From another article in Dark Reading. The data is old (most recent from year 2015) and updated data should be collected because we learn and change how we deal with security breaches. The underlying reason however seems very timely: clinicians trying to use hospital computer systems after a vulnerability is “fixed” face radical problems getting access to care for patients, and as a result more patients die due to the security “fix” preventing timely care. In medical terms, we would say “The cure is worse than the disease.”
Healthcare IT systems may show that shock in slower and more disruptive change than those in other industries because they start from a relatively weakened position security-wise. “For the most part the healthcare industry, and especially the providers, has been a laggard for information security,” says Larry Ponemon, founder and chairman of the Ponemon Institute.
When hospitals respond to a breach, the response tends to have a major impact on their legitimate users. According to Choi’s research, “new access and authentication procedures, new protocols, new software after any breach incident is likely to disrupt clinicians.”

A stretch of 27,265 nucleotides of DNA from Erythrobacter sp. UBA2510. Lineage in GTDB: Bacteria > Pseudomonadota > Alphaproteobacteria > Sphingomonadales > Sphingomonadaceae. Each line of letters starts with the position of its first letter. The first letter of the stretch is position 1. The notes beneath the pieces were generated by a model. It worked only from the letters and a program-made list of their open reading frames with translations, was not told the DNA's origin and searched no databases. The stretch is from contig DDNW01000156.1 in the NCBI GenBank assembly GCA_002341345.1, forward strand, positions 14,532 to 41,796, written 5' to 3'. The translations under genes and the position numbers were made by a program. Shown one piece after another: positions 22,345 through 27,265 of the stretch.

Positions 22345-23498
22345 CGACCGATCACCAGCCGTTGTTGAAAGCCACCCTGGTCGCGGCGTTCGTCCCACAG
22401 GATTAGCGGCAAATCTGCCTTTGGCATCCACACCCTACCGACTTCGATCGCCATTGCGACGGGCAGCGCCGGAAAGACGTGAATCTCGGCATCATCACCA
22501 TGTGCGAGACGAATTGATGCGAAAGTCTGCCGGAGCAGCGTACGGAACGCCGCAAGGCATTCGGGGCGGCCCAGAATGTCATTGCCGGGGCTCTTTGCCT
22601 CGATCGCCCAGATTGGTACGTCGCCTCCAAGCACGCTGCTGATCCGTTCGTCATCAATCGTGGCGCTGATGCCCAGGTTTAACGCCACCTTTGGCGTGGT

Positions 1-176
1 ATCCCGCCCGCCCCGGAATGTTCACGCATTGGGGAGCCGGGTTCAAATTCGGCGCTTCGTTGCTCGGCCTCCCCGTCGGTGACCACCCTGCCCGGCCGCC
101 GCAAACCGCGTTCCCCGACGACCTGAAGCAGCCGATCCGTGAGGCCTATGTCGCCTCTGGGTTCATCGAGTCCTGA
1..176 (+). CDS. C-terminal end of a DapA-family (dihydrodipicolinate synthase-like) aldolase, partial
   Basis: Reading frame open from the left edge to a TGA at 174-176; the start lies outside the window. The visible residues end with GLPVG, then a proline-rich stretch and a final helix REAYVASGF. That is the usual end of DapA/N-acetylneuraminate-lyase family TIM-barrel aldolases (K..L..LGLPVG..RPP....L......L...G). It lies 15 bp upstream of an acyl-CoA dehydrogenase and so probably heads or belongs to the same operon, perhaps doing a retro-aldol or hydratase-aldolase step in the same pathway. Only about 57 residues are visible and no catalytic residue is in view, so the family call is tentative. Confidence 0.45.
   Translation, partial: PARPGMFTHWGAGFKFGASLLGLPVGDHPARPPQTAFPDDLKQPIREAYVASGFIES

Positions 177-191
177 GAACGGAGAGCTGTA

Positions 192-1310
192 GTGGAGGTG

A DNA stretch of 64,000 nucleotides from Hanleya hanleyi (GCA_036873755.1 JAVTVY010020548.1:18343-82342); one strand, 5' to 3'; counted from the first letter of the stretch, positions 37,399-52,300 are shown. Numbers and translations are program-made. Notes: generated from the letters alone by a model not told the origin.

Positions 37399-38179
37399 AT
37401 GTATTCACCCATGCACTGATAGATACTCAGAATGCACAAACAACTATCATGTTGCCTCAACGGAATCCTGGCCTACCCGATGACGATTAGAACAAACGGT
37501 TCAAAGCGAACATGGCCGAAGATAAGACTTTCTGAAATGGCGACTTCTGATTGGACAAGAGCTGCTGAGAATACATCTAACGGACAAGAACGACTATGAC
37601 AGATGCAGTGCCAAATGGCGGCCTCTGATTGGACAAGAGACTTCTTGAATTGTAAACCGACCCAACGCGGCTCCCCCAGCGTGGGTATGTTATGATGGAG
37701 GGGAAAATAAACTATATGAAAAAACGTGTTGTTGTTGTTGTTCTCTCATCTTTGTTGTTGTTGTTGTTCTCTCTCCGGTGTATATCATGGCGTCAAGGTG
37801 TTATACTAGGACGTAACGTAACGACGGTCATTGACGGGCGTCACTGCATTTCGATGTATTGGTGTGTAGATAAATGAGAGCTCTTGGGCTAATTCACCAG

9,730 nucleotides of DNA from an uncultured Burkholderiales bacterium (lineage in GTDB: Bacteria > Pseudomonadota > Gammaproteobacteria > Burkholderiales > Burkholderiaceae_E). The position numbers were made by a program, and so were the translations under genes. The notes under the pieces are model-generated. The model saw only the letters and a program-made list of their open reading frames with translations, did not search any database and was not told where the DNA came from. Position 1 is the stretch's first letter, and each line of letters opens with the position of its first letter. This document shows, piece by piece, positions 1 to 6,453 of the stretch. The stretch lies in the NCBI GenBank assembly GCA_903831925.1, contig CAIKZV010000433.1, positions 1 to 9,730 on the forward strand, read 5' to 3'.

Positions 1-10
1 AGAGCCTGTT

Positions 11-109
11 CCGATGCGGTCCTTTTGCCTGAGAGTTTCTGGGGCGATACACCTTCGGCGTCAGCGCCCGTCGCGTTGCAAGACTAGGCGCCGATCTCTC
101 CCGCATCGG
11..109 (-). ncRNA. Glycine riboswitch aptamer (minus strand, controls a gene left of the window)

That disruption is where the patient is affected, through inaccurate or delayed information reaching the people caring for them. And how much, in blunt terms, can that effect be? The study says an additional 34- to 45 deaths per 1,000 heart attack discharges every year.
Read the article at https://www.darkreading.com/endpoint/privacy/fixing-hacks-has-deadly-impact-on-hospitals/d/d-id/1331386. I had a link to the study here also, but the link goes to a “registration” web site. You can follow that link in the Dark Reading article if you so desire.
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